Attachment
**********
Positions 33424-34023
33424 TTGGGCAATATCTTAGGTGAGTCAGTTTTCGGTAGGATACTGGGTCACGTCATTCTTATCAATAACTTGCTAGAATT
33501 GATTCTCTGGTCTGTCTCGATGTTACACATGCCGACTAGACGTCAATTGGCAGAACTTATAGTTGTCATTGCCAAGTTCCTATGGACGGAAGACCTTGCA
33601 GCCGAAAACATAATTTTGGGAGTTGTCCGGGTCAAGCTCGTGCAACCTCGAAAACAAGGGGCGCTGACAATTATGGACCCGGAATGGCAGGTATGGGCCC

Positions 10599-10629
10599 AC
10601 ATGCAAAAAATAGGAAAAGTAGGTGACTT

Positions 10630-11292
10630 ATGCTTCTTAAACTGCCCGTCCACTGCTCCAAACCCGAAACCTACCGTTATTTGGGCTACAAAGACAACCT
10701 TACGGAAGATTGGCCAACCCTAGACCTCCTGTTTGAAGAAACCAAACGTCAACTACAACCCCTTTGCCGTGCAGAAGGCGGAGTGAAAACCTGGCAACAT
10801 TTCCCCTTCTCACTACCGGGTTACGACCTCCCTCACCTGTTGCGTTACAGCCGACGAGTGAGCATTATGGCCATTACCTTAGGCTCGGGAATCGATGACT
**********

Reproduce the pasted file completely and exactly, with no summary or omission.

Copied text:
Positions 33424-34023
33424 TTGGGCAATATCTTAGGTGAGTCAGTTTTCGGTAGGATACTGGGTCACGTCATTCTTATCAATAACTTGCTAGAATT
33501 GATTCTCTGGTCTGTCTCGATGTTACACATGCCGACTAGACGTCAATTGGCAGAACTTATAGTTGTCATTGCCAAGTTCCTATGGACGGAAGACCTTGCA
33601 GCCGAAAACATAATTTTGGGAGTTGTCCGGGTCAAGCTCGTGCAACCTCGAAAACAAGGGGCGCTGACAATTATGGACCCGGAATGGCAGGTATGGGCCC

Positions 10599-10629
10599 AC
10601 ATGCAAAAAATAGGAAAAGTAGGTGACTT

Positions 10630-11292
10630 ATGCTTCTTAAACTGCCCGTCCACTGCTCCAAACCCGAAACCTACCGTTATTTGGGCTACAAAGACAACCT
10701 TACGGAAGATTGGCCAACCCTAGACCTCCTGTTTGAAGAAACCAAACGTCAACTACAACCCCTTTGCCGTGCAGAAGGCGGAGTGAAAACCTGGCAACAT
10801 TTCCCCTTCTCACTACCGGGTTACGACCTCCCTCACCTGTTGCGTTACAGCCGACGAGTGAGCATTATGGCCATTACCTTAGGCTCGGGAATCGATGACT